Dealing With a Home Intruder

There are lots of things you can do to make your home less vulnerable to burglars and other intruders – from installing door peep-holes and safety chains to fitting sophisticated alarm systems. But what should you do if they fail and your home is invaded while you’re there, or if you return to find an intruder on your property?

In this report, we are neither advocating nor opposing gun ownership but we will say this: 80 percent of burglars don’t carry guns. If you choose to own one, make sure you know and comply with the law, that you get professional training on how to use it, and that it is kept securely out of others’ reach, especially children.

What we want to talk about are other actions you might be able to take to protect yourself during a home invasion. The important thing is to know and plan now, while you’re safe, how to react. Impulse could be your enemy in a real-life situation. Panic could result in injury or even death.

Naturally, the circumstances of the incident will dictate your precise response. But here are some actions to consider:

  • When you arrive home, always visually check the outside of your house for signs of intrusion. If the door is open or lights are on when the house should be unoccupied, don’t go in.
  • When you do enter what should be an unoccupied home, make a noise when entering and then stop for a few seconds to listen.
  • If you know or suspect someone is in your home and have the chance before they confront you, dial 911. Speak slowly and quietly, giving your name and address. Don’t shout or stay on the line.
  • Again, if you have not been confronted and can exit the house from the room you are in – for instance if you’re just in the entry way or have sliding patio doors – do so, but beware of lookouts outside.
  • Alternatively, if the intruder has not appeared and you have called 911, secure the doors to your room if you can.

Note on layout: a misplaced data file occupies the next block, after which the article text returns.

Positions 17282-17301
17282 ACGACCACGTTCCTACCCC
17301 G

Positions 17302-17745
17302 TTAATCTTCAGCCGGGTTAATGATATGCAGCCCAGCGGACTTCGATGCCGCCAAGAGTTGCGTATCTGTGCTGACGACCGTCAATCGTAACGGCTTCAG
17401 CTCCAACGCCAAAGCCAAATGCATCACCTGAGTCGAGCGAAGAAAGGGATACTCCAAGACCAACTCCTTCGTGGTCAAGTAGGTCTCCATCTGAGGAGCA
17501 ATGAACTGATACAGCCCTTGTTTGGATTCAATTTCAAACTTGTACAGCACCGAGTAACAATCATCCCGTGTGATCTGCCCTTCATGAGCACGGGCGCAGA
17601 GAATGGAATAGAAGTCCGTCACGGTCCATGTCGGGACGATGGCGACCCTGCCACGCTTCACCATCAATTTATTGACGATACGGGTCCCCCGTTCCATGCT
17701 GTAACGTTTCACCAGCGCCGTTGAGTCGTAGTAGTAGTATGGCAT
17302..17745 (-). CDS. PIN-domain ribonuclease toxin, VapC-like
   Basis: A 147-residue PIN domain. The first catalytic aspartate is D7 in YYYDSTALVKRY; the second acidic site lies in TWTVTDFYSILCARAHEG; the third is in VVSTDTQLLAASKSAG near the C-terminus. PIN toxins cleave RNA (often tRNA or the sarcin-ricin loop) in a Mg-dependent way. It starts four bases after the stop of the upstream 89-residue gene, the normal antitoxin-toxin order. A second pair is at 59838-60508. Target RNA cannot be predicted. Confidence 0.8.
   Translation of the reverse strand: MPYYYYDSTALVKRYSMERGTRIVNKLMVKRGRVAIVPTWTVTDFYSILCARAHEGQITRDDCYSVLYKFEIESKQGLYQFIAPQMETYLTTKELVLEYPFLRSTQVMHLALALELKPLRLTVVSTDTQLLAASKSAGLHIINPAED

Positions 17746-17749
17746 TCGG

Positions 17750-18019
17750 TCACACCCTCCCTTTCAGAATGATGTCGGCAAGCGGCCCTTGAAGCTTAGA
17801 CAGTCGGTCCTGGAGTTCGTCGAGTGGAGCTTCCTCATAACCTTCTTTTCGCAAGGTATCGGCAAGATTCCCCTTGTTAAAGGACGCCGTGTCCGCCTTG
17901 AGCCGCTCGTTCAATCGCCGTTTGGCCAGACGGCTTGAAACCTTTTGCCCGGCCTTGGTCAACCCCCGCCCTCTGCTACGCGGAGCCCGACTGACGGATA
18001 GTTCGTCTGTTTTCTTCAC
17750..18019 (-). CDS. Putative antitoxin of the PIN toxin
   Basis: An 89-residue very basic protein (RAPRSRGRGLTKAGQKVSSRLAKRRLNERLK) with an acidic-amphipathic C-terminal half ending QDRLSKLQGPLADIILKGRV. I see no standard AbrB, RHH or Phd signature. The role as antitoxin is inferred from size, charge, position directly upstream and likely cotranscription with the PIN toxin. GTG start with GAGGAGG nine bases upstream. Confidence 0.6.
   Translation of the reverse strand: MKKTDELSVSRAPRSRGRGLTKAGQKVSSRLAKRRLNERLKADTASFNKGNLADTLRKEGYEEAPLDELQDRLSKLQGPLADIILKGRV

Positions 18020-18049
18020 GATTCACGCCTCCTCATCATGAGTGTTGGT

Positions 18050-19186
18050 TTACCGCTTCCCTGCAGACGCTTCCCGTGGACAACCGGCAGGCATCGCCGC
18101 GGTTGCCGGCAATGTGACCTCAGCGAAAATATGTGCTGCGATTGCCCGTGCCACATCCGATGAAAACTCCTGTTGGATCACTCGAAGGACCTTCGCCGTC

• In a confrontation, avoid violent or threatening behavior. Don’t even try to reason. Comply with requests and do not attempt either to withhold information or conceal property.
  • Don’t struggle if you’re being tied up. Tense muscles during the process, which will loosen the bonds when you relax.
  • If the intruders make no attempt to conceal their identity, your life may be in danger and you may have to consider a more desperate response. Using distraction and your better knowledge of the home, or killing lights and power, may buy you time.

Note: These types of incidents are extremely rare and our ideas are for information purposes only. They are not intended as professional advice. Speak to your local Police Department if you want further guidance

Home Inspections: Not Just for Buyers

When buying a home, ordering up a property inspection is just plain commonsense. But that’s not the only time you should consider calling in a professional to check out the condition and safety of buildings and
equipment.

For instance, if you plan to sell a home, calling in a professional who can pinpoint any structural problems or present you with a clean bill of health for your house could save you both time and money. How? If any problems are identified, you’re fully in control of how and when they are put right. And offering your potential purchasers a copy of a positive inspection report could speed up the process and reduce the risk of last-minute hitches with the sale.

Even if you’re not buying or selling, a professional home inspection can be useful in helping you maintain a structurally safe home, ensure pipework and duct work is intact, and provide early warning of issues that fixing will save you money in the long run.

April is National Home Inspection Month. To learn more or find a home inspector, check out the American Society of Home Inspectors website at www.ashi.org